Running Hardened Wordpress in Kubernetes

28 minute read Published

How to deploy a hardened WordPress site to Kubernetes using Ansible.

Previously I’ve discussed the basics of init containers and shown how to deploy WordPress locally. But if you’ve already got a domain handy and are ready to move your WordPress site to a staging or production environment please continue. I’ll use Digital Ocean but you could use any hosting provider you like so long as you can use them to deploy some VPS instances for yourself during the setup below. I’ve been using this method to host Chicago Gang History for over three years.

Guide assumes you are not using a "managed" K8s solution or cloud provider and want to create your own cloud using VPS instances you manage yourself.

When you are finished you will have a hardened WordPress site deployed to Kubernetes using Ansible capable of handling up to 80K users per month.

Gopass and Git Password Management

3 minute read Updated

Manage your passwords on the clearnet with gopass and git.

After adopting a variation of the Gentoo policy for managing OpenPGP (GnuPG) keys I now feel confident enough to use OpenPGP to save sensitive passwords in the cloud. Gentoo’s GLEP 63 policy takes the guesswork out of key management and provides some best practices valuable when encrypting sensitive information.

Although saving sensitive passwords in the cloud may seem a foolish endeavor the alternative is to keep passwords on the sneakernet and risk losing them. Given the abundance of thumb drives and their general multi-purpose use one might, for example, accidentally erase their only backup. Not to mention saving data on any physical medium carries the risk the physical media becomes corrupted.

Creating JSON Extracts in Supabase

8 minute read Published

How to upload and extract JSON using Postgres trigger functions in Supabase.

I loved my database courses in college. 20 years ago I could have written you a perfectly normalized relational database with a binder full of DB2 SQL queries that looked like magic. Since then much of that knowledge has begun to escape me as I haven’t had a strong desire to delve back into databases. Not because I don’t find them fascinating. But because getting them up correctly can be a pain.

Fast-forward a few years and DB2 has been superseded by Postgres and thanks to Supabase making relational databases super easy to set-up I find myself reaching back for that DB structures knowledge once again. Only now we’ll be working with something that didn’t exist back then: JSON.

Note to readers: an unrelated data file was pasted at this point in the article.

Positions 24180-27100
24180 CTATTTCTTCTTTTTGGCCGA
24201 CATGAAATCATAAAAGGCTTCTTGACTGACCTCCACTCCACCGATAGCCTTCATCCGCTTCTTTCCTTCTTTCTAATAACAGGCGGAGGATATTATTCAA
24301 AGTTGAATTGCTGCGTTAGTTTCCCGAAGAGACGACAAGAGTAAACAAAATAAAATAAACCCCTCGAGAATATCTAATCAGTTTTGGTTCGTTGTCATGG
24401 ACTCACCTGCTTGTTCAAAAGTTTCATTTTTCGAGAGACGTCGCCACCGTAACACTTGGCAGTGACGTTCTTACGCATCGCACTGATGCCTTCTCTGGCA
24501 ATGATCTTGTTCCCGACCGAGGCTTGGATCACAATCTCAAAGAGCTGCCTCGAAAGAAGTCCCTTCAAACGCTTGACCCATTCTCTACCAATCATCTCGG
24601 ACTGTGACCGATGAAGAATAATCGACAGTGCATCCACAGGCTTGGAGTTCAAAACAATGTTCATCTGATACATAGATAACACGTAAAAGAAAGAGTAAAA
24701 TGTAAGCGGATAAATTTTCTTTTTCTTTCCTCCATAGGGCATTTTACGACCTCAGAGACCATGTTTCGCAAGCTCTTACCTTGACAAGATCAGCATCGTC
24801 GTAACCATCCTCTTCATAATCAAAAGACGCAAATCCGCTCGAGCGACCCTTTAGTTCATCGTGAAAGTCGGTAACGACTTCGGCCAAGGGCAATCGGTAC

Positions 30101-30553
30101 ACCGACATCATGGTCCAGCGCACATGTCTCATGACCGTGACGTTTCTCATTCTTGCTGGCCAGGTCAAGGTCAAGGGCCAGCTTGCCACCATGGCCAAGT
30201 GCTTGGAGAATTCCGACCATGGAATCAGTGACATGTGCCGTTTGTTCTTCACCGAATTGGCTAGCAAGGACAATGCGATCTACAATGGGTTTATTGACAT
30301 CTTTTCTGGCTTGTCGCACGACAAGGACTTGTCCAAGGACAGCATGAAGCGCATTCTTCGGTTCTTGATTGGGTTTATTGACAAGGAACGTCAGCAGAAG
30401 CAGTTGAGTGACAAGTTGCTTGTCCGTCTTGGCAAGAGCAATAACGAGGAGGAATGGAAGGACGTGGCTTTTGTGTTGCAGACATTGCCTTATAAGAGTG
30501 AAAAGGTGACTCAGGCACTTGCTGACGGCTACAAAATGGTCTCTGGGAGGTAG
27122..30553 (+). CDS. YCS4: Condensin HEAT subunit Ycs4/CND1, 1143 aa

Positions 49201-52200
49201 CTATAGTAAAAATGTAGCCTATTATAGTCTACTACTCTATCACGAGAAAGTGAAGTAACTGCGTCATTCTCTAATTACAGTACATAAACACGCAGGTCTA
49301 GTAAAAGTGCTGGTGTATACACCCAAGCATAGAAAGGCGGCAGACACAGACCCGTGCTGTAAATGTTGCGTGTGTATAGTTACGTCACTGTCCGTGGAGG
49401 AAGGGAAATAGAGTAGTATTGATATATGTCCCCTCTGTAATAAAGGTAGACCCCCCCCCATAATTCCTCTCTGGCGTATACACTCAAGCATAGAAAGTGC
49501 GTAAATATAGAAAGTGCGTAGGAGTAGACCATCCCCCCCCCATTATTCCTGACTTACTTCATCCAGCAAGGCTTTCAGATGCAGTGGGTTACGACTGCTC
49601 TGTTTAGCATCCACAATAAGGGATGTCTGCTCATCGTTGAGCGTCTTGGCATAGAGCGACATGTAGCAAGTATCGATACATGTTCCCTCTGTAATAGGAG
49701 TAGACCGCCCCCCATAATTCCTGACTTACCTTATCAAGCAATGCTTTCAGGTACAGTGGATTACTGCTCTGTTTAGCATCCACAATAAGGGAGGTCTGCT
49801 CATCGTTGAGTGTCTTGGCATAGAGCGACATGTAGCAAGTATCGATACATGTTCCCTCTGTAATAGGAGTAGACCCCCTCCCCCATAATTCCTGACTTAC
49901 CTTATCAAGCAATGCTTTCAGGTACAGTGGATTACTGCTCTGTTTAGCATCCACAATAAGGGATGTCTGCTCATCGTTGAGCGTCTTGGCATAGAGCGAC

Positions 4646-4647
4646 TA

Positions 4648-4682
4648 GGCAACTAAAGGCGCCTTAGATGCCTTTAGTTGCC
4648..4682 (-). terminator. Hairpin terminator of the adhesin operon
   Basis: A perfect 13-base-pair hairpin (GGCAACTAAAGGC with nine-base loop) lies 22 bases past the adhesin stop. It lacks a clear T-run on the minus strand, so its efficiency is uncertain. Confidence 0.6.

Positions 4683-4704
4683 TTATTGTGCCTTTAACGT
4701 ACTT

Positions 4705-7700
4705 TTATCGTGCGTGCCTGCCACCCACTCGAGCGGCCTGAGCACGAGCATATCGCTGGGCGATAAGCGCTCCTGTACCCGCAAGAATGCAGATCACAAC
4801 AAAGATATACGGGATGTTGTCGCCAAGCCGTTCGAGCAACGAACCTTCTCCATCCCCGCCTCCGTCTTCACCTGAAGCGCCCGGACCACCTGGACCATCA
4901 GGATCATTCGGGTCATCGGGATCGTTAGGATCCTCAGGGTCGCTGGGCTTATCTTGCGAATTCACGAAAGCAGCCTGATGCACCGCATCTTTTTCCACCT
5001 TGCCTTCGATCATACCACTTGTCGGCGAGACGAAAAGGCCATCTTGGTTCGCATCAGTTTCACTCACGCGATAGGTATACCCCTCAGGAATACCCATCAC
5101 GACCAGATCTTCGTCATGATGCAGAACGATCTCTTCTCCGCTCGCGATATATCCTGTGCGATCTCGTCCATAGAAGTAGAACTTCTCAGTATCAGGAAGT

In this post I’ll explain how to upload and extract JSON data into rows in a Postgres database using SvelteKit and Supabase. And though processing data this way seems like it would be a fairly common task, I wasn’t able to find a guide online describing how to do this. As a result, I thought it worthwhile to jot down how to do it.

Activate and Use Supabase GraphQL

4 minute read Updated

How to Activate and Use Supabase GraphQL. Just the basics.
For the uninitiated Supabase is a open source Firebase alternative. That’s a rather bold statement and it has caused some long-time fans of Firebase, a Google product, to raise an eyebrow. Yet despite who’s talking about it or not one thing is for certain: Supabase is moving quick. As of March 28th all new projects created within Supabase have access to GraphQL via an extension for Postgres. And projects that were created beforehand can install the extension themselves if desired.

Simple Hover Animations with Tailwind

3 minute read Published

Improve user experience using invisible animation with Tailwind CSS.

A little animation can make or break a design. If the animation is done well it becomes invisible, and oftentimes you won’t even notice it’s there. Invisible animation can have the opposite effect, and become noticeable when not present. This lack of animation becomes most obvious when shifting back and forth between websites with global navigation where one has a subtle animation and the other does not. In this case, it was my Svelte Headless UI Starter which lacked the animation and stook out like a sore thumb.